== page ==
Lack of spare engines hits the A320neo operators around the world
Montreal - Lack of spare parts and replacement engines from Pratt & Whitney hits the airlines across the world. The Indian airline operator IndiGo holds nine A320neos on the ground while German flag carrier Lufthansa says that there will be no relief soon for its A320neos.
IndiGo confirms that a few A320neo aircraft have been grounded due to non-availability of spare engines from Pratt and Whitney.
The trouble with Pratt & Whitney's geared turbofans has forced the Indian low-cost to ground its A320neos periodically since July, and as of August 20, the number of grounded aircraft became nine, sources claim.
The release of additional spare engines has been initiated by the manufacturer so that all aircraft can be expected to be in service soon. These engine changes are pre-planned and are as per the norms prescribed by the regulator to ensure safe operations,the airline said in a statement. On the other side, after more than two years of flight operations with the A320neo, Lufthansa is preparing to face a problematic autumn as the spare parts market has been swept away.
For the next few months, we remain on our own,said CEO Carsten Spohr confirming that replacement engines for Pratt & Whitney's faulty engines will arrive at Lufthansa at the earliest from November onwards. Lufthansa has ordered 122 Airbus A320neo. Airbus has only been able to deliver half of the approximately 20 aircraft that were supposed to fly at Lufthansa two and a half years after the EIS. And they spent only 50 percent of the scheduled flight hours in the air. As a consequence, the A320neo has fulfilled only a quarter of the tasks that Lufthansa actually planned for the aircraft. The lack of replacement engines could even worsen the situation in the coming months.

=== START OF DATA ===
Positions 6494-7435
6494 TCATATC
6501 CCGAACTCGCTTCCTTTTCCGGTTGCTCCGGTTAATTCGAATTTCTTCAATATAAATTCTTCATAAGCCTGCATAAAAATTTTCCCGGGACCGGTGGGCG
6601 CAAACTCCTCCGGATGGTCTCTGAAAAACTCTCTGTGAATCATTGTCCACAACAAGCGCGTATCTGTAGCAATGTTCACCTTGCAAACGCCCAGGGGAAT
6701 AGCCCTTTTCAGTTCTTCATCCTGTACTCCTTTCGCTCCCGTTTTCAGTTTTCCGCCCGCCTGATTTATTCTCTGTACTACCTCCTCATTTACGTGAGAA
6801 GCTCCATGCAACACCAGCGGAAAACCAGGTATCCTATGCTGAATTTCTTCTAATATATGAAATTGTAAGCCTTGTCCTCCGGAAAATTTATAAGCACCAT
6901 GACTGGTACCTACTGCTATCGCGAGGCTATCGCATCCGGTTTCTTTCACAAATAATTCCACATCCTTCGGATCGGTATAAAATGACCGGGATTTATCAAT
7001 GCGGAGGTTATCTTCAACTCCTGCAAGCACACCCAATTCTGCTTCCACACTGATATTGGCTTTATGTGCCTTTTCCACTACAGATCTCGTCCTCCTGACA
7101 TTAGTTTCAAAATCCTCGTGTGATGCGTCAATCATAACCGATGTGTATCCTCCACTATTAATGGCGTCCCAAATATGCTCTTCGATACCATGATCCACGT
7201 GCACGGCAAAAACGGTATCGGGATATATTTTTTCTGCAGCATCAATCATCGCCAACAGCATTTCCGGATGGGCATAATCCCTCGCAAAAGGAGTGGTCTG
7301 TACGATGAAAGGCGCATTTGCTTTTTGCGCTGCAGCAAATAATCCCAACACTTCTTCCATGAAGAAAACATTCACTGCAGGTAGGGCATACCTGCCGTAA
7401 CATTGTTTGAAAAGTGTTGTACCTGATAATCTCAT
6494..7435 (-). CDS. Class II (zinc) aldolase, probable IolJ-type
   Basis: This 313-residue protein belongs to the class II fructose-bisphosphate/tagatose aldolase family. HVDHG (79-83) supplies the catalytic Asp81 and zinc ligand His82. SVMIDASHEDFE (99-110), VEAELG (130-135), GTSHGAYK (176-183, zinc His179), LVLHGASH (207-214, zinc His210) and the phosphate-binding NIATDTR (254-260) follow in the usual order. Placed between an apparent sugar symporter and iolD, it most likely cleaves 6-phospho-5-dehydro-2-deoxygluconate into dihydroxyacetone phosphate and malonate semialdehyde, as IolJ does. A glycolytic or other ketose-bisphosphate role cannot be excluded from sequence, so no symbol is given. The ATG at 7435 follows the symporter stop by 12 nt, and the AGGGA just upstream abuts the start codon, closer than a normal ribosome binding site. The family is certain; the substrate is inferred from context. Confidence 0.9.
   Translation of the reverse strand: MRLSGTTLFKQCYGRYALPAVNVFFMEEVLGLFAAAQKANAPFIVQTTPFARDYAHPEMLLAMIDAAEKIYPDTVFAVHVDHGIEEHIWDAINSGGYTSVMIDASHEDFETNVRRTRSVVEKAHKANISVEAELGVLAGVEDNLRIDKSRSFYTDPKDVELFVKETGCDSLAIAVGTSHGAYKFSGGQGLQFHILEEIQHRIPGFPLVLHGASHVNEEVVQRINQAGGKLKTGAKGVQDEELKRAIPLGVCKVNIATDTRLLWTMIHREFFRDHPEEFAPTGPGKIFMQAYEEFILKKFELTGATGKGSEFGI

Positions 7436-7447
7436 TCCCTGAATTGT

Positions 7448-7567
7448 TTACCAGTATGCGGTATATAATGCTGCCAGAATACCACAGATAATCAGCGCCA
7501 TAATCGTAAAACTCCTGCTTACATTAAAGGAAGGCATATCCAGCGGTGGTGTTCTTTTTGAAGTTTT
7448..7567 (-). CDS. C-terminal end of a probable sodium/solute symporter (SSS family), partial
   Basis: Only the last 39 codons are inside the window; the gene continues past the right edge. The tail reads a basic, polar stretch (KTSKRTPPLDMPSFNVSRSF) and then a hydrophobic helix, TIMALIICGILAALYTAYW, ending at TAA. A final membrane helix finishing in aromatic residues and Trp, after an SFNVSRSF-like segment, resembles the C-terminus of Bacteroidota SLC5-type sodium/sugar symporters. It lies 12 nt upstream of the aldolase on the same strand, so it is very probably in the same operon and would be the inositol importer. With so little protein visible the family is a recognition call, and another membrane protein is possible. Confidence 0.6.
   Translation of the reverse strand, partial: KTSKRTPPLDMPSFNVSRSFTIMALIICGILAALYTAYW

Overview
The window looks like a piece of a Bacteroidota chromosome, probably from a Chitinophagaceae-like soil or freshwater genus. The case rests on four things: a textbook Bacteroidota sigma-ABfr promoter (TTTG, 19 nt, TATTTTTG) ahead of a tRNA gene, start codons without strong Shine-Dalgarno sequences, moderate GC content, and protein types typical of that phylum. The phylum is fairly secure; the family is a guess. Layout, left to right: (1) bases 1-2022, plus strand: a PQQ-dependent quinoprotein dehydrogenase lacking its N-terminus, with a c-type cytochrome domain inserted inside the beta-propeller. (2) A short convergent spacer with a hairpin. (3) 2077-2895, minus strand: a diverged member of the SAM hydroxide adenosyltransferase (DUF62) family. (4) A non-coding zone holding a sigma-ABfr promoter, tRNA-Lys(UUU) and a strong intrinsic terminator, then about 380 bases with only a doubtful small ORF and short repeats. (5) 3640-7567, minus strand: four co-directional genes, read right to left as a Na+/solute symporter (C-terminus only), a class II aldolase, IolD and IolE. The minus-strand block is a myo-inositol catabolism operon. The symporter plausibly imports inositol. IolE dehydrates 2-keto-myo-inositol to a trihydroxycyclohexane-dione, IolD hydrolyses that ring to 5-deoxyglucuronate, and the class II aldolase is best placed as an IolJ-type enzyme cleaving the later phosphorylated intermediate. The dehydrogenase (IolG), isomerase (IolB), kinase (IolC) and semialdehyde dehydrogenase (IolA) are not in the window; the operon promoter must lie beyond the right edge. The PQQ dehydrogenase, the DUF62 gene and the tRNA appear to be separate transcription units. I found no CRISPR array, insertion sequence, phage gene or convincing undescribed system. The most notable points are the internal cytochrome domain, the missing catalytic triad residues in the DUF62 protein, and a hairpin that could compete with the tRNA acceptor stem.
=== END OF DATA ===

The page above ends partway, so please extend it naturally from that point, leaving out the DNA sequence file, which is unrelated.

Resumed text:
We used our last spare engine this morning,Spohr said on August 14.
As far as I can remember, this is the first time we have not had a single engine in reserve,
The list of shortcomings of the Pratt & Whitney PW1100G is long: long start-up and idle times were followed by software problems, faulty seals, and combustors.
EASA, FAA and the Indian DGCA imposed flight restrictions to the devices equipped with faulty engines.
According to an analysis by the investment bank UBS, 15 out of 140 previously delivered Airbus A320neo with GTF engines from Pratt & Whitney remained on the ground in mid-August. This number was only seven for 205 A320neo which were equipped with the alternative CFM International's LEAP-1A engines.